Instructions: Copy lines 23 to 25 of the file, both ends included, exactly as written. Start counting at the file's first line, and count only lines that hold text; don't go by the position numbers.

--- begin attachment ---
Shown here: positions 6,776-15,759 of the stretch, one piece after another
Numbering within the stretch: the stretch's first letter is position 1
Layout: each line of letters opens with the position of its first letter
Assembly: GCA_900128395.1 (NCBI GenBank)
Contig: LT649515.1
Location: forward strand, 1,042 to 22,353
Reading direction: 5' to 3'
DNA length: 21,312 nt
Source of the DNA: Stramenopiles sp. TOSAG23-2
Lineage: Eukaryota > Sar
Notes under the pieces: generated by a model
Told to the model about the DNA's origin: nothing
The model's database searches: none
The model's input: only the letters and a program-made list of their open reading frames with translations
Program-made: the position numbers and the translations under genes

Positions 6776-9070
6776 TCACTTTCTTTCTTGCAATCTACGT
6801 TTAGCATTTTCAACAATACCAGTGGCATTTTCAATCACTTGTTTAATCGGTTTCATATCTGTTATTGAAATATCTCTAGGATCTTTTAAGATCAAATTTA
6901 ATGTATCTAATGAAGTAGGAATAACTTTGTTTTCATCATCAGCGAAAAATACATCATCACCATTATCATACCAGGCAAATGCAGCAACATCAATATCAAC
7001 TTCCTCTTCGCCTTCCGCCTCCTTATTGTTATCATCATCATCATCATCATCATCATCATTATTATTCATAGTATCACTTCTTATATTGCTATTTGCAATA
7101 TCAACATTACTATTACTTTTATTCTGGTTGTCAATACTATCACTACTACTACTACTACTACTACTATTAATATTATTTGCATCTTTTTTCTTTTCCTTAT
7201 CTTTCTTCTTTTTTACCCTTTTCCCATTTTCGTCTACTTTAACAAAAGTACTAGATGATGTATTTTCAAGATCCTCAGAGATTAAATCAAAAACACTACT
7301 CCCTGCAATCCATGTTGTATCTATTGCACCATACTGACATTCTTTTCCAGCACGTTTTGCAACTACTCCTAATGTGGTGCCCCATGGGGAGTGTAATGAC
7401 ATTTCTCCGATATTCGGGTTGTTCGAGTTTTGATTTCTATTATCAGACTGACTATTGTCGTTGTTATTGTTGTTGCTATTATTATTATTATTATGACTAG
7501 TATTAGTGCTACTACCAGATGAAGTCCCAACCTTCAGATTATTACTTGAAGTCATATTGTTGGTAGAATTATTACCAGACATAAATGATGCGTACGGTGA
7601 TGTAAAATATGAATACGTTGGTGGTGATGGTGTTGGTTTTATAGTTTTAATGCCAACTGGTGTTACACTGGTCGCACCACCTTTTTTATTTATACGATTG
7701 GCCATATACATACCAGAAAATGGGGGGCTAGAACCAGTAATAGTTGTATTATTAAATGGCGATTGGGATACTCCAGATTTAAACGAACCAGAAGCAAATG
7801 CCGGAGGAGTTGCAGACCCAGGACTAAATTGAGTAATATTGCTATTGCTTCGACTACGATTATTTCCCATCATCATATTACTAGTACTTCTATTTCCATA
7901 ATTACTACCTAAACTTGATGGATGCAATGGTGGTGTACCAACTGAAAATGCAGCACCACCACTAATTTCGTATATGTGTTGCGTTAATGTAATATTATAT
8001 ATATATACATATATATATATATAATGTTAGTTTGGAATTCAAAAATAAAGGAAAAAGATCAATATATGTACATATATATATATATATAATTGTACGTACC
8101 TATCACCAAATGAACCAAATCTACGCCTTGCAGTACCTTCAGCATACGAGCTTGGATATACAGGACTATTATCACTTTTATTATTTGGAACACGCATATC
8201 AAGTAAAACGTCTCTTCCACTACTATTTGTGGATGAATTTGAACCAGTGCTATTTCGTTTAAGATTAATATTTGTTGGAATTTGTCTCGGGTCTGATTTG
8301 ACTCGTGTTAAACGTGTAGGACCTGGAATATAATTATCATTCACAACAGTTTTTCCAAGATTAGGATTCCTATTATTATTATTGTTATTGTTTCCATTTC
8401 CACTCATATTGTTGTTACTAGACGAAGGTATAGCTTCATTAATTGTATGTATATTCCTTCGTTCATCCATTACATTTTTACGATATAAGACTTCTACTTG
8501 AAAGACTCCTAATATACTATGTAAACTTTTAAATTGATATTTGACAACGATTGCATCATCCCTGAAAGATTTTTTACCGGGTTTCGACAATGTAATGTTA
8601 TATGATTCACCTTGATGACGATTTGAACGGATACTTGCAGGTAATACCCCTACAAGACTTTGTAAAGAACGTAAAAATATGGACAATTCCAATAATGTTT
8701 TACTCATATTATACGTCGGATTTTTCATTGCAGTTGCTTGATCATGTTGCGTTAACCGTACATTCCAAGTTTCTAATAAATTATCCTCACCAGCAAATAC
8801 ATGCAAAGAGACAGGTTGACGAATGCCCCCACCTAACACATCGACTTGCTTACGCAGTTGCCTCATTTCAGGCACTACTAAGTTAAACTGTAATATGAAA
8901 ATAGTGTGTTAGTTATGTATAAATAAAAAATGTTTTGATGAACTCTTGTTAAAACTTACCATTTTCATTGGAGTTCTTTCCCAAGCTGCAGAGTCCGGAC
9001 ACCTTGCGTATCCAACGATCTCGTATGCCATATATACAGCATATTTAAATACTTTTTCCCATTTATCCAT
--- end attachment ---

7301 CCCTGCAATCCATGTTGTATCTATTGCACCATACTGACATTCTTTTCCAGCACGTTTTGCAACTACTCCTAATGTGGTGCCCCATGGGGAGTGTAATGAC
7401 ATTTCTCCGATATTCGGGTTGTTCGAGTTTTGATTTCTATTATCAGACTGACTATTGTCGTTGTTATTGTTGTTGCTATTATTATTATTATTATGACTAG
7501 TATTAGTGCTACTACCAGATGAAGTCCCAACCTTCAGATTATTACTTGAAGTCATATTGTTGGTAGAATTATTACCAGACATAAATGATGCGTACGGTGA